“The Crimes of Grindelwald” takes audience on a lackluster ride

By Hadia Chaudhry

The wizarding world once again came to life in “Fantastic Beasts: The Crimes of Grindelwald,” which hit theaters on November 16, as audiences follow the adventures of Newt Scamander (Eddie Redmayne). Director David Yates, who directed the final four movies of the “Harry Potter” series and first movie of the “Fantastic Beasts” franchise, attempted to recreate J.K. Rowling’s magic in this second installment to the “Fantastic Beasts” series.

In “The Crimes of Grindelwald,” Gellert Grindelwald (Johnny Depp) is being held prisoner in the Magical Congress of the United States of America, but he manages to escape to hunt Credence Barebone (Ezra Miller) in Paris. Credence, who is an Obscurial, a young wizard who has developed a dark parasitical magical force as result of his magic being suppressed through abuse, is believed to be the long lost brother of Leta Lestrange (Zoë Kravitz), an old friend of Scamander’s from Hogwarts. Grindelwald’s goal is to recruit Credence to his side in order to defeat Albus Dumbledore (Jude Law). Scamander works to find Credence after being asked by Dumbledore.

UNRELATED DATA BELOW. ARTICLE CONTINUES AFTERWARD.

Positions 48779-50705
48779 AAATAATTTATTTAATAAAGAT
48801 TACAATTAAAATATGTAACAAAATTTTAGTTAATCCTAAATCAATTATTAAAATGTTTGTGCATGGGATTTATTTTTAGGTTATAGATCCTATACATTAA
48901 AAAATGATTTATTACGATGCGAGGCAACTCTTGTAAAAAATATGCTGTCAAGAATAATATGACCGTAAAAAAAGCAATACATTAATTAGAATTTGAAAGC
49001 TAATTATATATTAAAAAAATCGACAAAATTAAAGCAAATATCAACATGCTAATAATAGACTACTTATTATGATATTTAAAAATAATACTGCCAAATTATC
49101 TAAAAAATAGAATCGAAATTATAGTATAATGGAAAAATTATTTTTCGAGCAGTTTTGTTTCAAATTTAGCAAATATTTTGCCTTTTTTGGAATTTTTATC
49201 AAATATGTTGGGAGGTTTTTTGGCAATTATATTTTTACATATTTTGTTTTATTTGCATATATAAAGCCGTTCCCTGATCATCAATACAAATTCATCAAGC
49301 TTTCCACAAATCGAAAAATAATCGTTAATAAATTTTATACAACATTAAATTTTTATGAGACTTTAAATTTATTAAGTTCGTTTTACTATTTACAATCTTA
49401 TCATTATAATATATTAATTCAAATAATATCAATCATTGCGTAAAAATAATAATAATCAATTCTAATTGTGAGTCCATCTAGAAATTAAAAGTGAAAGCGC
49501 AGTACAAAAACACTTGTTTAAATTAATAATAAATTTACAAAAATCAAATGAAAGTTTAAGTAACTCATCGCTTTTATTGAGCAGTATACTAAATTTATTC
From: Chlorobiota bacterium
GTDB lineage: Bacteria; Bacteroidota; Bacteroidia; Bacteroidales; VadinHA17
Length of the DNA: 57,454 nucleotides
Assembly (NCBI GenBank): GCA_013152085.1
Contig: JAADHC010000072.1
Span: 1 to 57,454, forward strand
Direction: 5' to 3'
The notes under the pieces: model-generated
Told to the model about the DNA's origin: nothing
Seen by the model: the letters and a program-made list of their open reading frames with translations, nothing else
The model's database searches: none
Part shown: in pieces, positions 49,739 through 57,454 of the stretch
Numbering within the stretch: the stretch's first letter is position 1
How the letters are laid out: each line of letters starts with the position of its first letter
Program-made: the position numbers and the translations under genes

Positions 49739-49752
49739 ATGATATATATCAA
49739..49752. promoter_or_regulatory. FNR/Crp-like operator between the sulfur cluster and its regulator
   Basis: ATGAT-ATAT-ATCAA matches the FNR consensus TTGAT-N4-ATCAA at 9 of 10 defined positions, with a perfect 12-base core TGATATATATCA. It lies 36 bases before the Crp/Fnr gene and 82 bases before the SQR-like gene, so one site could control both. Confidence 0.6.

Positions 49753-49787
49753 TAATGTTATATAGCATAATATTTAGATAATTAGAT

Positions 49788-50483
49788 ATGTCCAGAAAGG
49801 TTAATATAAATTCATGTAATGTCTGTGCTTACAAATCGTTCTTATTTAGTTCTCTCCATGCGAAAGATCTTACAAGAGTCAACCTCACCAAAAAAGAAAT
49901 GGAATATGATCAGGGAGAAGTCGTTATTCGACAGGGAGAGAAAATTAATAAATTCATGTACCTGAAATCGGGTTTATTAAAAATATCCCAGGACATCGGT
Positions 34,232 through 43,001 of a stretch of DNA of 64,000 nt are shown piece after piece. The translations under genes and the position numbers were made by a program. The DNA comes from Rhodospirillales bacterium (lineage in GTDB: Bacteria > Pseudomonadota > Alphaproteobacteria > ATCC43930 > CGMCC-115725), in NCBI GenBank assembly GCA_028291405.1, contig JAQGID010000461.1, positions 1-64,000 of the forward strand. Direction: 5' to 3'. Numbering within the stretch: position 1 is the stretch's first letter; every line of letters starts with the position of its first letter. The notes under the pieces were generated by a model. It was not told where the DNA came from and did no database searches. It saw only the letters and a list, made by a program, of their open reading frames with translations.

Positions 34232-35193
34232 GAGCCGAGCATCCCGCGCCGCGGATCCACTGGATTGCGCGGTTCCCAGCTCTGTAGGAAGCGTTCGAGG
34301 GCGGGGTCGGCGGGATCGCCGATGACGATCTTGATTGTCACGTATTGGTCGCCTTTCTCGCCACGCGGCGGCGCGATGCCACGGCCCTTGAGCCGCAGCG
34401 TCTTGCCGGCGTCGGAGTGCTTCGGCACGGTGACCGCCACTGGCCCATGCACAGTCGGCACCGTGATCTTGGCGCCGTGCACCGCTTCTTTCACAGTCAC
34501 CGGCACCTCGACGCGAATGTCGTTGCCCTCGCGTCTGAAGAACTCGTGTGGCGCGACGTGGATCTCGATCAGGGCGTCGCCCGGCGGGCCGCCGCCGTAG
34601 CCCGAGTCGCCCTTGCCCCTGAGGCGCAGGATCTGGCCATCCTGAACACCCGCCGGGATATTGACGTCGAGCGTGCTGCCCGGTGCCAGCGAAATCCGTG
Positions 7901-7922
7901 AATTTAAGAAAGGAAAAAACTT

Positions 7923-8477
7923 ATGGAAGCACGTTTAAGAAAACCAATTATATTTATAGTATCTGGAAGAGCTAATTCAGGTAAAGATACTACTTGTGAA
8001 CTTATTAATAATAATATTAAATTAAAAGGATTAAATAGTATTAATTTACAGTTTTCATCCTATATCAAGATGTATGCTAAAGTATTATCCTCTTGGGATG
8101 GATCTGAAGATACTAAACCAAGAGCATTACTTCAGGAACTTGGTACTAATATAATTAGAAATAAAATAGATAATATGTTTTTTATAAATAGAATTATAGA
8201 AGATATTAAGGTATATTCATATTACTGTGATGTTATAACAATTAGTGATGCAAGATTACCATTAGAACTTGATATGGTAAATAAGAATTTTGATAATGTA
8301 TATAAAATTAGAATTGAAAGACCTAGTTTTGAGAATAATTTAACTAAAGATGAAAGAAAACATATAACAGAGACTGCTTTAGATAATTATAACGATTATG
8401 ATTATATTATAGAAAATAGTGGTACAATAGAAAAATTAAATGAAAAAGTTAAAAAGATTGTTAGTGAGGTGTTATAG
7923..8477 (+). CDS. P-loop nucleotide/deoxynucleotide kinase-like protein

Cinematically, the movie is brilliant. The special effects, colors, and sounds immerse the viewer into the action throughout the movie. Viewers are also introduced to new magical creatures that were rendered beautifully. What is most pleasing about the visuals was the magic. In spell after spell, there are sparks of green, red, blue, and white.

Although the movie is visually exquisite, the storyline is scattered. For one, there is Grindelwald’s narrative, which ends up being fairly easy to follow, but not complex enough. I had hoped for a bit about how he became one of the most feared dark wizards in this movie considering the fact that there may be viewers who have yet to read “Harry Potter and the Deathly Hallows.”

Credence’s storyline, however, is what led to most of the confusion. While it is clear that he has magical blood, determining which wizarding family he belonged to was not clear until the final 30 minutes.

Another rather puzzling part of the movie turned out to be Nagini (Claudia Kim). Credence somehow ends up in a magical circus, where he meets Nagini, who is a Maledictus, a carrier of a blood curse. I found the inclusion of Nagini as a character to be unnecessary. She adds nothing to the plot nor does she play a role in Credence’s character development. To put it simply, she seems to be in the movie with no real purpose, except for a weak attempt at connecting to viewers of the original series.

The cinematography, courtesy of Yates, is the one shining feature of the film, but does not distract enough from a disappointing storyline. The movie attempts to do too much with the story, leading to confusion when attempting to follow the narrative.

The expected release of the next movie is not until 2020. Hopefully, it does not fail to impress its fans.




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